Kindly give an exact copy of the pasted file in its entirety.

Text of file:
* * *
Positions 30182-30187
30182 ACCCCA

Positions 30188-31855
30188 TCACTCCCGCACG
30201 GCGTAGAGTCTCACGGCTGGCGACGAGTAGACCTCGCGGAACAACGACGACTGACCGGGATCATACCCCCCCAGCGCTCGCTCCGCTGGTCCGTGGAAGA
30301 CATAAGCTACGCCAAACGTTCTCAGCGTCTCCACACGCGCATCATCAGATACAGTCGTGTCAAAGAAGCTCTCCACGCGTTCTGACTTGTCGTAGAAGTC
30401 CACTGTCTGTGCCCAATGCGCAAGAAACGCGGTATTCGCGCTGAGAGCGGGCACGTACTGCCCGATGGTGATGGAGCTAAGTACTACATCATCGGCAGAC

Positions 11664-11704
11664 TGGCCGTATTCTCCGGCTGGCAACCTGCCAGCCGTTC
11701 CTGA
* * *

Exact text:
Positions 30182-30187
30182 ACCCCA

Positions 30188-31855
30188 TCACTCCCGCACG
30201 GCGTAGAGTCTCACGGCTGGCGACGAGTAGACCTCGCGGAACAACGACGACTGACCGGGATCATACCCCCCCAGCGCTCGCTCCGCTGGTCCGTGGAAGA
30301 CATAAGCTACGCCAAACGTTCTCAGCGTCTCCACACGCGCATCATCAGATACAGTCGTGTCAAAGAAGCTCTCCACGCGTTCTGACTTGTCGTAGAAGTC
30401 CACTGTCTGTGCCCAATGCGCAAGAAACGCGGTATTCGCGCTGAGAGCGGGCACGTACTGCCCGATGGTGATGGAGCTAAGTACTACATCATCGGCAGAC

Positions 11664-11704
11664 TGGCCGTATTCTCCGGCTGGCAACCTGCCAGCCGTTC
11701 CTGA